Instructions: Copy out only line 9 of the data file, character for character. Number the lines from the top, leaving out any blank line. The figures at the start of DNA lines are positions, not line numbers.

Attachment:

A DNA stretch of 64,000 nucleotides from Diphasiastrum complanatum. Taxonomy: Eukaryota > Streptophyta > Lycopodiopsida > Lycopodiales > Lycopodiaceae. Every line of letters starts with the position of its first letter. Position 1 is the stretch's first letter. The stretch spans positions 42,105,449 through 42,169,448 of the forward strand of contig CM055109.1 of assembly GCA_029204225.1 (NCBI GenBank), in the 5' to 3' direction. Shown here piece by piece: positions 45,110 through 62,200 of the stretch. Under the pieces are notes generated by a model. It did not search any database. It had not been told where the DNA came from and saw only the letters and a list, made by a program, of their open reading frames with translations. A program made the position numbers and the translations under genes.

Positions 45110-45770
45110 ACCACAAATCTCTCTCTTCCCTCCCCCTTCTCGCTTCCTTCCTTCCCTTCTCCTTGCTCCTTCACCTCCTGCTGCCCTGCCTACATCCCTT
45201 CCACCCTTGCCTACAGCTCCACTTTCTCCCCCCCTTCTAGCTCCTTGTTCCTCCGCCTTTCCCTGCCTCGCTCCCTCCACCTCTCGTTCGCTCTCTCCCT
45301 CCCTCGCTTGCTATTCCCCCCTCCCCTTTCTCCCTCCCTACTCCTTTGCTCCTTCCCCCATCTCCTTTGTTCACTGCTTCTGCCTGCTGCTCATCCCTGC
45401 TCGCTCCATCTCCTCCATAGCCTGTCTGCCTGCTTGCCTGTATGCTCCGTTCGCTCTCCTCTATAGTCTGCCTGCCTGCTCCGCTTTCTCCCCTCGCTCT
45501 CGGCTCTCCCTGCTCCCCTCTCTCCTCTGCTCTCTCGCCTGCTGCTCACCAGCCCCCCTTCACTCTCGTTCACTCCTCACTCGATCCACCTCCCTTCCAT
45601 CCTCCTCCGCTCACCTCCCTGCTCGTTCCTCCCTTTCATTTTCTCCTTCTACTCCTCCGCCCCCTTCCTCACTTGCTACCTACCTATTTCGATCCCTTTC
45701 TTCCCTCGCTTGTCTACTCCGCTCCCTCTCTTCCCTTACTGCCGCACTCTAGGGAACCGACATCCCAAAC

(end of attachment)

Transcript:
45701 TTCCCTCGCTTGTCTACTCCGCTCCCTCTCTTCCCTTACTGCCGCACTCTAGGGAACCGACATCCCAAAC